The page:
I've been writing for a long time. I was an English major in college, and my current position requires a fair amount of writing. I write and revise curricula. I write resident and medical student evaluations. I peer review for a couple of journals. I've even published a few articles.
One of the things that I had always fantasized about writing, though, was fiction. I am a decent medical writer, I think, and I figured that would translate to fiction writing at least a little bit.
Not so much, it turns out. About a year ago I joined a local writers' group to try my hand at writing non-medical pieces. And, even though I intellectually knew that I was in for quite a challenge, I had no idea just how much. Writing fiction calls for a whole new skill set - developing believable characters, compelling plots, rich settings, and, strong dialogue. I am having a lot of fun learning, though, and the other writers have been patient, honest teachers.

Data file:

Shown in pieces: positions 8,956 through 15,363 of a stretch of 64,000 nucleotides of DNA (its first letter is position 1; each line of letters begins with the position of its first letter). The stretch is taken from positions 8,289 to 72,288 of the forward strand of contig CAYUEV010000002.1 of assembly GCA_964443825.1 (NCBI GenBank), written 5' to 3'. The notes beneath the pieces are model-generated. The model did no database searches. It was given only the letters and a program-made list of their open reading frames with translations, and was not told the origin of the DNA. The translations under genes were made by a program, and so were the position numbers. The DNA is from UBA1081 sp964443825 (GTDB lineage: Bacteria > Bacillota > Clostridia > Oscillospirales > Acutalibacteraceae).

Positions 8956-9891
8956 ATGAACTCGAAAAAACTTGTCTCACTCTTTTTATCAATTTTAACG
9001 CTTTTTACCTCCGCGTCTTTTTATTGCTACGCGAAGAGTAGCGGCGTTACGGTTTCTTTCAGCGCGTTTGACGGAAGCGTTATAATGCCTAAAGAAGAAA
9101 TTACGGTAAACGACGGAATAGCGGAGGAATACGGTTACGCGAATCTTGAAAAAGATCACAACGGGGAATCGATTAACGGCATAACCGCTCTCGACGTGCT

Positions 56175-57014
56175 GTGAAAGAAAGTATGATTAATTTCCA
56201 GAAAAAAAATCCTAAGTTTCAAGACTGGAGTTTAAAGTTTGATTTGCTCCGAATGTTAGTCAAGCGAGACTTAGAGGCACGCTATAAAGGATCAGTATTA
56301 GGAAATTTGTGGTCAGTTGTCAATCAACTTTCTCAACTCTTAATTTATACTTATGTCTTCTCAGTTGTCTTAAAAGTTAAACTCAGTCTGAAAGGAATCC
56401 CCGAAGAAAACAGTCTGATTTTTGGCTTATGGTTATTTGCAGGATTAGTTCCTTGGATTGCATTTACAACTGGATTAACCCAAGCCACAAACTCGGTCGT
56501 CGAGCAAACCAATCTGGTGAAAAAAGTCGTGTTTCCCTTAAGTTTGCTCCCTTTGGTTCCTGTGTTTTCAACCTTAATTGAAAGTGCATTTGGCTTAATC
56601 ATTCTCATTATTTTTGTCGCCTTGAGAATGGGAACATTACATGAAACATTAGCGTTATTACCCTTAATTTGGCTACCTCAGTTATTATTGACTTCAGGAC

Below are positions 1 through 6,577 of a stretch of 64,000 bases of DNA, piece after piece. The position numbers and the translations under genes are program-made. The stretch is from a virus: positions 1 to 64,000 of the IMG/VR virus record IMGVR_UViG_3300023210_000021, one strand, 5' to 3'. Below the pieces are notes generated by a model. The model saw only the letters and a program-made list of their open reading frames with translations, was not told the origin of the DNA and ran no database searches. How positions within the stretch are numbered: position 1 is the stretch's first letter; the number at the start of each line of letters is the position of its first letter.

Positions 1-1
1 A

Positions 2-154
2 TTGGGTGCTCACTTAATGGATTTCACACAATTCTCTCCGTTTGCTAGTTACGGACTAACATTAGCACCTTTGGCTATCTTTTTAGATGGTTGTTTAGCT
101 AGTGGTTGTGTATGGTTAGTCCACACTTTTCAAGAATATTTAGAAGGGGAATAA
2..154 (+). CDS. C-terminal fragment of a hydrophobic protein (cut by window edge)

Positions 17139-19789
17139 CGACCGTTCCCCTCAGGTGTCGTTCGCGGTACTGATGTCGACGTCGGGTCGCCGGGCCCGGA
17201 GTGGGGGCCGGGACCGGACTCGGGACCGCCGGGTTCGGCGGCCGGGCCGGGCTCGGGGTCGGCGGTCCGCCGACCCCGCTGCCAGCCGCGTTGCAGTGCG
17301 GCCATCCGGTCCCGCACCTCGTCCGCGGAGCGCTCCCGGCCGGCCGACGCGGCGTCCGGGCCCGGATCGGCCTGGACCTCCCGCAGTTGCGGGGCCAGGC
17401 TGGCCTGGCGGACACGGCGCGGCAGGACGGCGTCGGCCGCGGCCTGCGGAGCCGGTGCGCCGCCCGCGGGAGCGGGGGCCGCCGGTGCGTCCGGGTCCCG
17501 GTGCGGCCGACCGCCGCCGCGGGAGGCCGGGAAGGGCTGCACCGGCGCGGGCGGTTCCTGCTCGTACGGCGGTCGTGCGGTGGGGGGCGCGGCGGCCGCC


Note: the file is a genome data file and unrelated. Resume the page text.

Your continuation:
I learned to play the piano before I learned how to sing. When I first started learning how to sing, I knew how to read music from playing the piano, but that didn't help me learn how to hit pitches and use vibrato. Similarly, being a competent medical writer helps me construct sentences, but that hasn't made learning how to write fiction much easier.
For the first time in a while, I am new at something, and that newness is accompanied by nerves and humility. It is, perhaps, not a bad reminder about how all of those new interns feel this month. And though part of me wishes that I could fast-forward through the struggle of learning to write fiction, part of me is also enjoying the process of discovering technique and my own writer's voice.
I hope that I can always find something to be "new" at.